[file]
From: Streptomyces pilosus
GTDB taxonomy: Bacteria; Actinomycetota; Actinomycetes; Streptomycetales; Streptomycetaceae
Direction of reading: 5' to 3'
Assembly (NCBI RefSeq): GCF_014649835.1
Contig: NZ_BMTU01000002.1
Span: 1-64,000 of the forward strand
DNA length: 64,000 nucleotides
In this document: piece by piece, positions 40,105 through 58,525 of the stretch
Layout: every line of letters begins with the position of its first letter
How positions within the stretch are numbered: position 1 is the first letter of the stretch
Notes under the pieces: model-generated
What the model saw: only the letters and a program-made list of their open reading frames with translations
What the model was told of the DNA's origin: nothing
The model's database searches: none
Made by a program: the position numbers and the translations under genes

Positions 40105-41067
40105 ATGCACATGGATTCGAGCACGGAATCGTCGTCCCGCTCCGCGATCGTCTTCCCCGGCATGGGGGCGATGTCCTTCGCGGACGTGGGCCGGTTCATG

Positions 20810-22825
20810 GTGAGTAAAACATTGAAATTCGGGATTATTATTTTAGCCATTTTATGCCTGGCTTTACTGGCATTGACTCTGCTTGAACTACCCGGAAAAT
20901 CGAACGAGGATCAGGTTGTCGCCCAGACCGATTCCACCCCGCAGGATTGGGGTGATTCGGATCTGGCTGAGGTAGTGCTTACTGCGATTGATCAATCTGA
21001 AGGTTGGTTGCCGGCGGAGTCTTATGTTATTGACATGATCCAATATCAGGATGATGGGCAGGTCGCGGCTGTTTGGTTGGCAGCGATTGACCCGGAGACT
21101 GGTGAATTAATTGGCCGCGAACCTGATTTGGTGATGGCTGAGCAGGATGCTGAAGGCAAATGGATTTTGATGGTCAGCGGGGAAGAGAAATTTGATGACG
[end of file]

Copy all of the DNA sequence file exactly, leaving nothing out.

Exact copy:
From: Streptomyces pilosus
GTDB taxonomy: Bacteria; Actinomycetota; Actinomycetes; Streptomycetales; Streptomycetaceae
Direction of reading: 5' to 3'
Assembly (NCBI RefSeq): GCF_014649835.1
Contig: NZ_BMTU01000002.1
Span: 1-64,000 of the forward strand
DNA length: 64,000 nucleotides
In this document: piece by piece, positions 40,105 through 58,525 of the stretch
Layout: every line of letters begins with the position of its first letter
How positions within the stretch are numbered: position 1 is the first letter of the stretch
Notes under the pieces: model-generated
What the model saw: only the letters and a program-made list of their open reading frames with translations
What the model was told of the DNA's origin: nothing
The model's database searches: none
Made by a program: the position numbers and the translations under genes

Positions 40105-41067
40105 ATGCACATGGATTCGAGCACGGAATCGTCGTCCCGCTCCGCGATCGTCTTCCCCGGCATGGGGGCGATGTCCTTCGCGGACGTGGGCCGGTTCATG

Positions 20810-22825
20810 GTGAGTAAAACATTGAAATTCGGGATTATTATTTTAGCCATTTTATGCCTGGCTTTACTGGCATTGACTCTGCTTGAACTACCCGGAAAAT
20901 CGAACGAGGATCAGGTTGTCGCCCAGACCGATTCCACCCCGCAGGATTGGGGTGATTCGGATCTGGCTGAGGTAGTGCTTACTGCGATTGATCAATCTGA
21001 AGGTTGGTTGCCGGCGGAGTCTTATGTTATTGACATGATCCAATATCAGGATGATGGGCAGGTCGCGGCTGTTTGGTTGGCAGCGATTGACCCGGAGACT
21101 GGTGAATTAATTGGCCGCGAACCTGATTTGGTGATGGCTGAGCAGGATGCTGAAGGCAAATGGATTTTGATGGTCAGCGGGGAAGAGAAATTTGATGACG